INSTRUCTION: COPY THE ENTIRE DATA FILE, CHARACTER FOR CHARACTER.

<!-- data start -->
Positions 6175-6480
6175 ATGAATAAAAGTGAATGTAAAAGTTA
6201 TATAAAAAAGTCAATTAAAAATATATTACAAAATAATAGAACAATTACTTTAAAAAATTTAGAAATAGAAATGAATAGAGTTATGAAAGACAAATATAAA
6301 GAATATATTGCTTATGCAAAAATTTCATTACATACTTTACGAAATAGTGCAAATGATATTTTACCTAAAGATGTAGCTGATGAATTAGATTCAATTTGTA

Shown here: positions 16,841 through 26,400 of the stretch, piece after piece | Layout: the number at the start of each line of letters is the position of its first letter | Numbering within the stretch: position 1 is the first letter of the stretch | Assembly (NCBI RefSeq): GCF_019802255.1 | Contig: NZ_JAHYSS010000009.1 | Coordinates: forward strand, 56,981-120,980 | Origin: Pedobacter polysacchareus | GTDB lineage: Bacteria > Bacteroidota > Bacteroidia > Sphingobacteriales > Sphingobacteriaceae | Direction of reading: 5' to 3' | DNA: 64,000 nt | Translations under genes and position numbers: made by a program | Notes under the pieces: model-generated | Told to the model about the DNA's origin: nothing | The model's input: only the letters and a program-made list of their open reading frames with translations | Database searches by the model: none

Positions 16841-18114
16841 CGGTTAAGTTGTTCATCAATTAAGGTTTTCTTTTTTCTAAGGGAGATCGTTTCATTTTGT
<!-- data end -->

Positions 6175-6480
6175 ATGAATAAAAGTGAATGTAAAAGTTA
6201 TATAAAAAAGTCAATTAAAAATATATTACAAAATAATAGAACAATTACTTTAAAAAATTTAGAAATAGAAATGAATAGAGTTATGAAAGACAAATATAAA
6301 GAATATATTGCTTATGCAAAAATTTCATTACATACTTTACGAAATAGTGCAAATGATATTTTACCTAAAGATGTAGCTGATGAATTAGATTCAATTTGTA

Shown here: positions 16,841 through 26,400 of the stretch, piece after piece | Layout: the number at the start of each line of letters is the position of its first letter | Numbering within the stretch: position 1 is the first letter of the stretch | Assembly (NCBI RefSeq): GCF_019802255.1 | Contig: NZ_JAHYSS010000009.1 | Coordinates: forward strand, 56,981-120,980 | Origin: Pedobacter polysacchareus | GTDB lineage: Bacteria > Bacteroidota > Bacteroidia > Sphingobacteriales > Sphingobacteriaceae | Direction of reading: 5' to 3' | DNA: 64,000 nt | Translations under genes and position numbers: made by a program | Notes under the pieces: model-generated | Told to the model about the DNA's origin: nothing | The model's input: only the letters and a program-made list of their open reading frames with translations | Database searches by the model: none

Positions 16841-18114
16841 CGGTTAAGTTGTTCATCAATTAAGGTTTTCTTTTTTCTAAGGGAGATCGTTTCATTTTGT